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Environmental Ethics

Volume 35, Issue 4, Winter 2013

Paul D’Ambrosio
Pages 407-417

Rethinking Environmental Issues in a Daoist Context
Why Daoism Is and Is Not Environmentalism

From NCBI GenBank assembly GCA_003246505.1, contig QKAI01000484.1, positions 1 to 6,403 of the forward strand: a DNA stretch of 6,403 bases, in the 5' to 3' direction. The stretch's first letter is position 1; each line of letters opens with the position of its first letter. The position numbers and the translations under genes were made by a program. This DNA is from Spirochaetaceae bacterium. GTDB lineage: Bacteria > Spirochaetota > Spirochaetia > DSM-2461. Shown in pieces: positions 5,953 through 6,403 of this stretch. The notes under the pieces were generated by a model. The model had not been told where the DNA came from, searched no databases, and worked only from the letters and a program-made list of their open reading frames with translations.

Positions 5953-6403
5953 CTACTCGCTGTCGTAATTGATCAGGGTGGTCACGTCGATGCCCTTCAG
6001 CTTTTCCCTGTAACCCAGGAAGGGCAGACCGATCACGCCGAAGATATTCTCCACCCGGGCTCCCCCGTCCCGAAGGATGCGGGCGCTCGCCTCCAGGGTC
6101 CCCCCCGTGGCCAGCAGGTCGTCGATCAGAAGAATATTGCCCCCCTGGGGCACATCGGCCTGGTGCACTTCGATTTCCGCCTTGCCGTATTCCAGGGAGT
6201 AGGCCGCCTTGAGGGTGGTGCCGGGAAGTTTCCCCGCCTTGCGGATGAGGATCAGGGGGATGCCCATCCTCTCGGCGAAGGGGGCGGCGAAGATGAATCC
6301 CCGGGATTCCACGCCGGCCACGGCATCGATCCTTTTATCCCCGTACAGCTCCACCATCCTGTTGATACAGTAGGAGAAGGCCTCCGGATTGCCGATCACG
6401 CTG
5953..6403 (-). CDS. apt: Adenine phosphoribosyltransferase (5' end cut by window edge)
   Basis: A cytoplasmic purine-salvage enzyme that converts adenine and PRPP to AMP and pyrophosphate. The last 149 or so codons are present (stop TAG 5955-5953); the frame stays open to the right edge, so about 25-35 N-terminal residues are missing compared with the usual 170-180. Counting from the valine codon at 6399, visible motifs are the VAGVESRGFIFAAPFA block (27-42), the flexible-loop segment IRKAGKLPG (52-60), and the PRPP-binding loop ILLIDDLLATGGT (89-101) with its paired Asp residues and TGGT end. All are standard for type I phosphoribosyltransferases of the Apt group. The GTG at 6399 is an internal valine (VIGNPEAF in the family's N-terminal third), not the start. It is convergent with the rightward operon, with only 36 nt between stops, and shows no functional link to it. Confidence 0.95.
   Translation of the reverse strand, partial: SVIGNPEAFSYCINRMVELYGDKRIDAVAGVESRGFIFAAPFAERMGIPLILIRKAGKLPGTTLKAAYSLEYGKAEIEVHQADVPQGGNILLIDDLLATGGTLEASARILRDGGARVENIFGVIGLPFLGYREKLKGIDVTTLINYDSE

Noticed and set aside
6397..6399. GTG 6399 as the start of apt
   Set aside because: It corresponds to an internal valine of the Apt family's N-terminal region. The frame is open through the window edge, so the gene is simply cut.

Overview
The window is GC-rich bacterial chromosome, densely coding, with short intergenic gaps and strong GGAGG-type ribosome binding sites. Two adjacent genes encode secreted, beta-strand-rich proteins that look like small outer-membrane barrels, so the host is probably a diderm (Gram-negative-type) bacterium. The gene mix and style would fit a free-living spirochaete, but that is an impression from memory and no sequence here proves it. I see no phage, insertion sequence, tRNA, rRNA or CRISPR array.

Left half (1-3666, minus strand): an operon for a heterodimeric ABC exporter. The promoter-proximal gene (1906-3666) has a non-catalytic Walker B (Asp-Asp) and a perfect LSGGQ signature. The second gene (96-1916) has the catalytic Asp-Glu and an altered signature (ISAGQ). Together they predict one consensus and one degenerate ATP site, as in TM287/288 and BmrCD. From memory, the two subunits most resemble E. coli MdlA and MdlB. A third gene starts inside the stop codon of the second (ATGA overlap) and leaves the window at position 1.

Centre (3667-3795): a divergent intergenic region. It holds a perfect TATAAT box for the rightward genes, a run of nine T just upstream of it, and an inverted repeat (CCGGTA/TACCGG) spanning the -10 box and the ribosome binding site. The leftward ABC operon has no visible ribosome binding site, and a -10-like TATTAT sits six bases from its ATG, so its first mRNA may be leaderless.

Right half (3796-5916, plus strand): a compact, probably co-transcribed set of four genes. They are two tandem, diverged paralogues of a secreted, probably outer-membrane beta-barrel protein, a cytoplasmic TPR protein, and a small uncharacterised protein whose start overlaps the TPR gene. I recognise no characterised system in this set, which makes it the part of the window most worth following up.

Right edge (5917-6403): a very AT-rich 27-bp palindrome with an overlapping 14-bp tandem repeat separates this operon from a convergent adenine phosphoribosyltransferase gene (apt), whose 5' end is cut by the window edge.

As the extent our impact on the environment becomes ever more clear, the search for ways to limit or even remedy some negative effects of our actions broadens. From science to religion, scholars in almost every field have been working hard to try to contribute to a healthier relationship between human beings and the natural world. In the humanities the issue is somewhat difficult. Because the topic is relatively new, there are few thinkers or traditions that deal with relevant environmental problems. One of the traditions that has been popularly associated with discussions of environmentally friendly philosophies is Daoism. In fact, the word Daoism, or dao jia (道家) in Chinese, takes dao (道) as central for its philosophy. In the daodejing (道德经), dao is given an ontological priority that makes it sound something like “nature” and would thereby provide an early Chinese model for environmentalism. The difficulty is, however, that dao can never be separated from anything in the world, including humans, which means that it cannot be understood as a nature that may provide ethical or moral guides for how one should behave. Strictly speaking, there is no classical Chinese equivalent to the nature of modern ecology. But this does not result in a dead end for environmentalist readings of Daoist texts. In fact, viewed from the perspective of using things, and how people interact with tools and consider profits, it is precisely because the Daoist have no conception of “nature” that they have so much to offer environmentalism.

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